Decolonial re-existence and sports : the stories of Afghan youth in Sweden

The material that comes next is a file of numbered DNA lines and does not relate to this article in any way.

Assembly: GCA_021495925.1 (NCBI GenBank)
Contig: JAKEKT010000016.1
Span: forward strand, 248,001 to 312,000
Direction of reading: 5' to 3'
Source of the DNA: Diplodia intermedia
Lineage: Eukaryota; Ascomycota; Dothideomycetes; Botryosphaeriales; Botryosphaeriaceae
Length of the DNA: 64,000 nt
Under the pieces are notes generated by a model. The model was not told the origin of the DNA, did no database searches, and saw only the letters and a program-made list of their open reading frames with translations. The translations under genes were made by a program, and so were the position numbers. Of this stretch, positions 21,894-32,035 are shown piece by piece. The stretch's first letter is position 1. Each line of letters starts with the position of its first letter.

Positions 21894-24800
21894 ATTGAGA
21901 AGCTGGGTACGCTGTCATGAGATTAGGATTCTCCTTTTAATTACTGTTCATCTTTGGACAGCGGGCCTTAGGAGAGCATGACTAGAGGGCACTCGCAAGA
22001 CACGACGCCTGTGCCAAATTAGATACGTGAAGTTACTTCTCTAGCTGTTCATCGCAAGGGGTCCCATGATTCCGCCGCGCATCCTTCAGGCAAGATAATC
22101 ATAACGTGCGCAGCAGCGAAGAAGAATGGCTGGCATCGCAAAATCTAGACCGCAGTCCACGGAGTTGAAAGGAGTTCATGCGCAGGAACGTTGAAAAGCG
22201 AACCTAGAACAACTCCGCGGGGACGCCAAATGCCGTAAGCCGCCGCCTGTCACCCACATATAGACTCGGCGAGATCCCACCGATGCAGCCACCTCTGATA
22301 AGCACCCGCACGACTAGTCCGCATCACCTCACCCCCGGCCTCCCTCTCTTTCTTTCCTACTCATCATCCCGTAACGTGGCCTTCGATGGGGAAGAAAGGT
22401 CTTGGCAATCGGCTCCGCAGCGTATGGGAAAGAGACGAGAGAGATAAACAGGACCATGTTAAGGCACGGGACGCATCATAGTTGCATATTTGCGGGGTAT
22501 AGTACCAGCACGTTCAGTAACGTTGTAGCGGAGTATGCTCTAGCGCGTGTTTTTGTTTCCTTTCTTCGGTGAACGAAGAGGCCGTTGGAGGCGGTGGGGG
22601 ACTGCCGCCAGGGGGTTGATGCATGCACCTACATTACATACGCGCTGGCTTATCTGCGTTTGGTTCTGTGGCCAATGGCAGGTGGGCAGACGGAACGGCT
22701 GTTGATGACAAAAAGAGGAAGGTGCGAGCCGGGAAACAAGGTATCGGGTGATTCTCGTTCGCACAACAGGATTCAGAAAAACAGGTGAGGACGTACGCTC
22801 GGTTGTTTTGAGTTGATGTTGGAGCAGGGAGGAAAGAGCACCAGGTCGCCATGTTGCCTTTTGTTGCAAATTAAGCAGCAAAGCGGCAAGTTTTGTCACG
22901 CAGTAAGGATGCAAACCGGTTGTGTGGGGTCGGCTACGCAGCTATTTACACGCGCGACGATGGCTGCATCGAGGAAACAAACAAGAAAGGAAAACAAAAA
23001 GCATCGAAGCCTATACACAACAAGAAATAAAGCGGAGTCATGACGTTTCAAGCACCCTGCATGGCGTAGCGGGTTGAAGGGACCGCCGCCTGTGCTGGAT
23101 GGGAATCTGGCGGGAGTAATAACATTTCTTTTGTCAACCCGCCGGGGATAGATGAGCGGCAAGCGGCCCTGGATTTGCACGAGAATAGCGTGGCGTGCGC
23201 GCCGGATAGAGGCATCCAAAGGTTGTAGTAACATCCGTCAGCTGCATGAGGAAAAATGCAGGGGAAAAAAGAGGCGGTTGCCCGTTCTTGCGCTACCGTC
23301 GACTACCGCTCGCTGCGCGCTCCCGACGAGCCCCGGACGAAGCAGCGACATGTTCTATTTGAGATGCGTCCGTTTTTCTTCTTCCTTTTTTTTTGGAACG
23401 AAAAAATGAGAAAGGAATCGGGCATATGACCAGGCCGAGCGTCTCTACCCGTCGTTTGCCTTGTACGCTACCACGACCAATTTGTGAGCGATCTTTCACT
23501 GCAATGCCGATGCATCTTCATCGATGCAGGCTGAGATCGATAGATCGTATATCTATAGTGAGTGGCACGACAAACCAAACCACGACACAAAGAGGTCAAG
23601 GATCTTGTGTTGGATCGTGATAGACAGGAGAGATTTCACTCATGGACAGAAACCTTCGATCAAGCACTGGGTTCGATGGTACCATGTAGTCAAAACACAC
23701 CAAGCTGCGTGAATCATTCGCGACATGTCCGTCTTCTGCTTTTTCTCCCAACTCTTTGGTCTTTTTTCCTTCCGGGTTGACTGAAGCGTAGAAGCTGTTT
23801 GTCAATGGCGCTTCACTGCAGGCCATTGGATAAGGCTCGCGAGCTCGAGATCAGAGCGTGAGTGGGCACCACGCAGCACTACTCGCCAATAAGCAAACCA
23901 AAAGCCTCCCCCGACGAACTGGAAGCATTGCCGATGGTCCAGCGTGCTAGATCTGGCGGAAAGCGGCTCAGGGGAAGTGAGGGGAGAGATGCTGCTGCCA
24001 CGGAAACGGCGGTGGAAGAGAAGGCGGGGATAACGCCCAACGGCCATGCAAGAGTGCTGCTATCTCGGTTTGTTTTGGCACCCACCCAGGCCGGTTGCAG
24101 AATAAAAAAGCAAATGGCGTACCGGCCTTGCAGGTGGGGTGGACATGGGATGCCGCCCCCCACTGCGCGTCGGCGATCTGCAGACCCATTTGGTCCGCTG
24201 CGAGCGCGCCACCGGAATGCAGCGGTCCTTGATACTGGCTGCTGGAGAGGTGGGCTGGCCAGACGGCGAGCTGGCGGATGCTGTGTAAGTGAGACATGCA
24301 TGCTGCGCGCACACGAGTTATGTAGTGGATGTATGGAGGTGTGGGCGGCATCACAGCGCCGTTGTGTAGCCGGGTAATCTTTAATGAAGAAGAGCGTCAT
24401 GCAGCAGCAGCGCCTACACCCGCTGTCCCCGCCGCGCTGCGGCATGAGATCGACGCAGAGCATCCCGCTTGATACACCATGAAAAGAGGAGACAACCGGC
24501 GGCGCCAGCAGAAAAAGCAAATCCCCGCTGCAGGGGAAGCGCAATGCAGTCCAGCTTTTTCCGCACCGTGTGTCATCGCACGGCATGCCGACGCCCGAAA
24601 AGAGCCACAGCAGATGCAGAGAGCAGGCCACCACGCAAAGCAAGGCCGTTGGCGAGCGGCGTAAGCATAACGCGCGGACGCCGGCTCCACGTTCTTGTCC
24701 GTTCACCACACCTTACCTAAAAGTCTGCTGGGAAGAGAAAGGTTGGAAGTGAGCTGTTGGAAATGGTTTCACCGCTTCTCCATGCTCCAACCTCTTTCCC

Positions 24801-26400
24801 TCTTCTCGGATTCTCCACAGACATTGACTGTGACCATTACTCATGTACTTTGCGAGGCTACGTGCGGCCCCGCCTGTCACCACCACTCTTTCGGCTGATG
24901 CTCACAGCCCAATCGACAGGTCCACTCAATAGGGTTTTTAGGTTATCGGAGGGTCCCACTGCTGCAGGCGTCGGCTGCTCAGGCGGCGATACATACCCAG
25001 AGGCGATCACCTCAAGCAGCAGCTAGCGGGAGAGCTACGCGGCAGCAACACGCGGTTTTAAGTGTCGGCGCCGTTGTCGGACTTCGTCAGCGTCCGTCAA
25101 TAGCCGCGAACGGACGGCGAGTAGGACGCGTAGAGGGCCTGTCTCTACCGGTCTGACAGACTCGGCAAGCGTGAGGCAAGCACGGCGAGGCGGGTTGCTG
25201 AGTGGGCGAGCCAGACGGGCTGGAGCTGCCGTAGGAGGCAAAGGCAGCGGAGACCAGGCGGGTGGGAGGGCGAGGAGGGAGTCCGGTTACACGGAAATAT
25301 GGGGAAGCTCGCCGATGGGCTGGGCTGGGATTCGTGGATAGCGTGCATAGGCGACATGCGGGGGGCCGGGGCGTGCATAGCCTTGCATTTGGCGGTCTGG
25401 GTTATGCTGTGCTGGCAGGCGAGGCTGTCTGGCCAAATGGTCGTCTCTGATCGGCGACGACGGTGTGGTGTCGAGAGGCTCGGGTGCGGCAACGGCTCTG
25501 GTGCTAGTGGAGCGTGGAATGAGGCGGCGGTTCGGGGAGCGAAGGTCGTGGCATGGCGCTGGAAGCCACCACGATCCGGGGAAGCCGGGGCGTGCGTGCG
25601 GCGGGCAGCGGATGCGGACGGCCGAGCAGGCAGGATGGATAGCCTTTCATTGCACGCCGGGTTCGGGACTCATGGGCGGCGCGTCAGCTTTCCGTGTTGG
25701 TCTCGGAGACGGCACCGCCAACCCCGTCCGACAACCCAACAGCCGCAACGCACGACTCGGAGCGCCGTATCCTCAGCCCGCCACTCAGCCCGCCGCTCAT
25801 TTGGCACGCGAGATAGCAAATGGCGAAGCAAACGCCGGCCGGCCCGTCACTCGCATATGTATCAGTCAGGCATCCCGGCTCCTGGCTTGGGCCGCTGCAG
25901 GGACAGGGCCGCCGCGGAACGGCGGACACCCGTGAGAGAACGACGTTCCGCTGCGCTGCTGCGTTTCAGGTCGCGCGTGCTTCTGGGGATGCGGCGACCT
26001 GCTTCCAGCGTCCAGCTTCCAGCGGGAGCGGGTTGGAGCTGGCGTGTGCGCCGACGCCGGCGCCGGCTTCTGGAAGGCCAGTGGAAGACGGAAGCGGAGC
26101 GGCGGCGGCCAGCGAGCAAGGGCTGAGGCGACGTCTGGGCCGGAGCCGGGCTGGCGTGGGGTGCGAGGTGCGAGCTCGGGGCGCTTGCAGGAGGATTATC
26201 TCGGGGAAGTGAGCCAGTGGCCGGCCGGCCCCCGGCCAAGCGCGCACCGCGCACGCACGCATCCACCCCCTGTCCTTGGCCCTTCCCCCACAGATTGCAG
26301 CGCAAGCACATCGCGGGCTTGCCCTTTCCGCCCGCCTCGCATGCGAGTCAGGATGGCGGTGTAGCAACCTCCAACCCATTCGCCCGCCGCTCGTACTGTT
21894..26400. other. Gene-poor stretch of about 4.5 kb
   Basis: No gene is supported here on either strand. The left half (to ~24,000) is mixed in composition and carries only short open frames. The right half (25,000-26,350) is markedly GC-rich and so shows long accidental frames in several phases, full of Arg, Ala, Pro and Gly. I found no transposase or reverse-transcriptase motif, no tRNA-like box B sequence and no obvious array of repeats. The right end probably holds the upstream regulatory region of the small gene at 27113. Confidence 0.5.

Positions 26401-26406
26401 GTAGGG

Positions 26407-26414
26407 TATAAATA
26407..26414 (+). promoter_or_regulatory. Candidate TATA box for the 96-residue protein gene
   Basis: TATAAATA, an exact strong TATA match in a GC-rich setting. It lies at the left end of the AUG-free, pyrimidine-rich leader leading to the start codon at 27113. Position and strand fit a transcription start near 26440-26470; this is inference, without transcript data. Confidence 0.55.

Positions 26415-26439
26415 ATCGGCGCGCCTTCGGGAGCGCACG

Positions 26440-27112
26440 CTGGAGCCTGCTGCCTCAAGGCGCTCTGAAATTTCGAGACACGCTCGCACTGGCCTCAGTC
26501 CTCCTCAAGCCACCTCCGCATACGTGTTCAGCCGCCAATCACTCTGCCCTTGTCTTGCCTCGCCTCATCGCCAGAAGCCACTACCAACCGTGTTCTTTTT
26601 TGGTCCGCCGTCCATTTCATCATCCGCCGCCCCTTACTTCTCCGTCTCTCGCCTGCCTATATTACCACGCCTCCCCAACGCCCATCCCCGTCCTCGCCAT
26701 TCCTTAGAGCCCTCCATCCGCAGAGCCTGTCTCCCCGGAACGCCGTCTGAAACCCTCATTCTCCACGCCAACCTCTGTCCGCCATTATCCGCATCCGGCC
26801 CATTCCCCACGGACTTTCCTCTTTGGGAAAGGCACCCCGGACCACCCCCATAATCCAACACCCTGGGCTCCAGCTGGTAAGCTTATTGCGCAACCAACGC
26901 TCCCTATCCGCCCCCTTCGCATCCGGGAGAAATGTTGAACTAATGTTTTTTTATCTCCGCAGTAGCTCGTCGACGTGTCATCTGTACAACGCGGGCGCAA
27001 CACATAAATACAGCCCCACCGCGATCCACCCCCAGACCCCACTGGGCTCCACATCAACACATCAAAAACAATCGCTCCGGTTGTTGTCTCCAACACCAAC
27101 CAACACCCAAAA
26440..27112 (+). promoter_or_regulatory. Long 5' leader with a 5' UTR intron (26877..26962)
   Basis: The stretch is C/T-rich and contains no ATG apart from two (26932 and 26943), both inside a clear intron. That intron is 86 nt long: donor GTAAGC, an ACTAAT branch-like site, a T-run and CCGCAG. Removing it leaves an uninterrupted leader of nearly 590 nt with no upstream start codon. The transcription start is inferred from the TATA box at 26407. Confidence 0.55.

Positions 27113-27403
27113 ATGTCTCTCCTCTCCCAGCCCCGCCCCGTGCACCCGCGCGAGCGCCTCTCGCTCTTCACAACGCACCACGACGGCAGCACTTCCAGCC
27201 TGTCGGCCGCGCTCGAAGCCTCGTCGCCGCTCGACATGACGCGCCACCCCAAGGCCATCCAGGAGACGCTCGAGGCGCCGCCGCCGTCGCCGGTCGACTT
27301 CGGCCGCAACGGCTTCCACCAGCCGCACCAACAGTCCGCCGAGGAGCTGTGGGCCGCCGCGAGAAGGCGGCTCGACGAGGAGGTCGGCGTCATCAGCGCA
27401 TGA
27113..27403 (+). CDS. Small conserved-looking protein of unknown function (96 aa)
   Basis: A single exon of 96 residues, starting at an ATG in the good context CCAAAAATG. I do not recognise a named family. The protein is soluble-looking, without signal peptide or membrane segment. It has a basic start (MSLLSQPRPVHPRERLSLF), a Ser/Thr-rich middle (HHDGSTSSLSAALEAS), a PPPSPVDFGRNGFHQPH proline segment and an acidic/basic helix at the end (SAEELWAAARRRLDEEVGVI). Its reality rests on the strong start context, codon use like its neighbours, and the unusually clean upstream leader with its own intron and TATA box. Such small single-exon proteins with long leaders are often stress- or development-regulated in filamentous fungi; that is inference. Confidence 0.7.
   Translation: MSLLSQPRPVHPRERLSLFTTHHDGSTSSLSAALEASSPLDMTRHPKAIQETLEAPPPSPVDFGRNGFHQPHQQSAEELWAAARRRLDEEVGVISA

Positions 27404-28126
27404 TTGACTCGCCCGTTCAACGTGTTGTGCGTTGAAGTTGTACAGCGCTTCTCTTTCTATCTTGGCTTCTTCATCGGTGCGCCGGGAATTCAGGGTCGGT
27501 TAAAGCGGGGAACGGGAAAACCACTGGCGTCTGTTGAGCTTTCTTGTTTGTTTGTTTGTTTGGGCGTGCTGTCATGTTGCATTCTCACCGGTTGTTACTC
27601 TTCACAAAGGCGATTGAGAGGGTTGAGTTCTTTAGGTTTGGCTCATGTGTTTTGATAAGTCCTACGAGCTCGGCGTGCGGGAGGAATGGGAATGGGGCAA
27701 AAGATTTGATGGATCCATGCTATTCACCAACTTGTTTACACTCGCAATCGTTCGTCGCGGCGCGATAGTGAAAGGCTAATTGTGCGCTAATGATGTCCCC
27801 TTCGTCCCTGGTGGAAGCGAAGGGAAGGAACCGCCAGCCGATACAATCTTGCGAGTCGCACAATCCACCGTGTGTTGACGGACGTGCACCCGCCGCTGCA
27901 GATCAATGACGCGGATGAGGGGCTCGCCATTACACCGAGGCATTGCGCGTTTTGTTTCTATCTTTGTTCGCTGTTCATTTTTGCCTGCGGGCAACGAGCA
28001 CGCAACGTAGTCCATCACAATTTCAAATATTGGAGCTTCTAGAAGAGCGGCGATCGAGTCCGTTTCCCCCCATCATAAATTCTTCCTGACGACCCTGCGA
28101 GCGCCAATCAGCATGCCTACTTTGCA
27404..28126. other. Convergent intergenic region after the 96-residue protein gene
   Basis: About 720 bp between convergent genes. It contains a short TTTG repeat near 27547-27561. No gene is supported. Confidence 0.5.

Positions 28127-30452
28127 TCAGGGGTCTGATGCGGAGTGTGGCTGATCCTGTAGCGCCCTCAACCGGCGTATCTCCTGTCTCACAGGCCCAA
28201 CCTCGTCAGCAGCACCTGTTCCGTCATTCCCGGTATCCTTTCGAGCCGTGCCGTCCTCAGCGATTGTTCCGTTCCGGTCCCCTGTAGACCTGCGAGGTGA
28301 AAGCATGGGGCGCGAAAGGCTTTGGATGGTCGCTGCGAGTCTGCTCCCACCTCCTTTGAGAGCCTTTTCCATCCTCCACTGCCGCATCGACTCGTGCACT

Sammanfattning: In the context of sports and migration, research within policy-driven themes (i.e., integration) have consistently flattened out the migrants’ experiences, meanings and understandings of sports and physical activity to make sense for and from Euro-centric perspectives and framings. Thus, muting other relevant, alternative and already existing ways of living sports and physical activity. Critical sports studies, on the other hand, have demonstrated that sports (and physical activity) remain a contested domain where various human experiences are negotiated and remade along the intersecting lines of class, gender, sexuality, race, ethnicity, legal status and (dis)ability. The aim in this study has been to work within a decolonial framework to demonstrate how migrant youth in Sweden navigate, experience, challenge and generate knowledge in relation to physical activity and sports.Doing decolonial research in sports studies means delinking from Eurocentric thought and epistemology in order to uncover alternative forms of physical culture and practice that generate different meanings to that of the (Western) hegemonic discourse. To do this, we, the youth and I, have worked and researched together within the framework of participatory art-based action research and our shared Khorasani epistemology. This means that the coresearchers have been active participants in generating research material, analysing the material and disseminating the generated knowledge. Grounded in Indigenous, borderland, Chicana and Black feminist knowldeges as well decolonial thought, this thesis contributes both theoretically and methodologically to the field of sport and exercise in relation to young asylum seekers and migration research. The participatory analysis demonstrates that for the Afghan youth in this study sport and physical activity was not a distinct entity, rather it was intertwined with various aspects of their lives, such as their experiences of child labour, pleasures, hopes for the future, leisure, social and mental aspects, and migration experiences. Furthermore, the youth revealed that despite various forms of oppression, trauma and hardship, they constantly returned, or rather, reclaimed life and future in their acts of self-reflection, friendship, love and hope within the context of sport and life. They, thus, moved beyond the mere resistance of the precarities in their lives to bring about a re-existence. The findings of this thesis also highlight the affordances and limitations of participatory methods, art-based research and decolonising work. Although the participatory methods grounded in the epistemology of the youth (and myself), allowed us to reclaim and tell our stories in our ways, they fell short in making lasting systemic transformations. These limitations also give rise to new questions and possibilities for future research in relation to how change and transformation are defined and researched; and whether these definitions are somewhat limiting and influenced by the colonial rhetoric of salvation underlining participatory action research basic principles of empowerment and critical consciousness.
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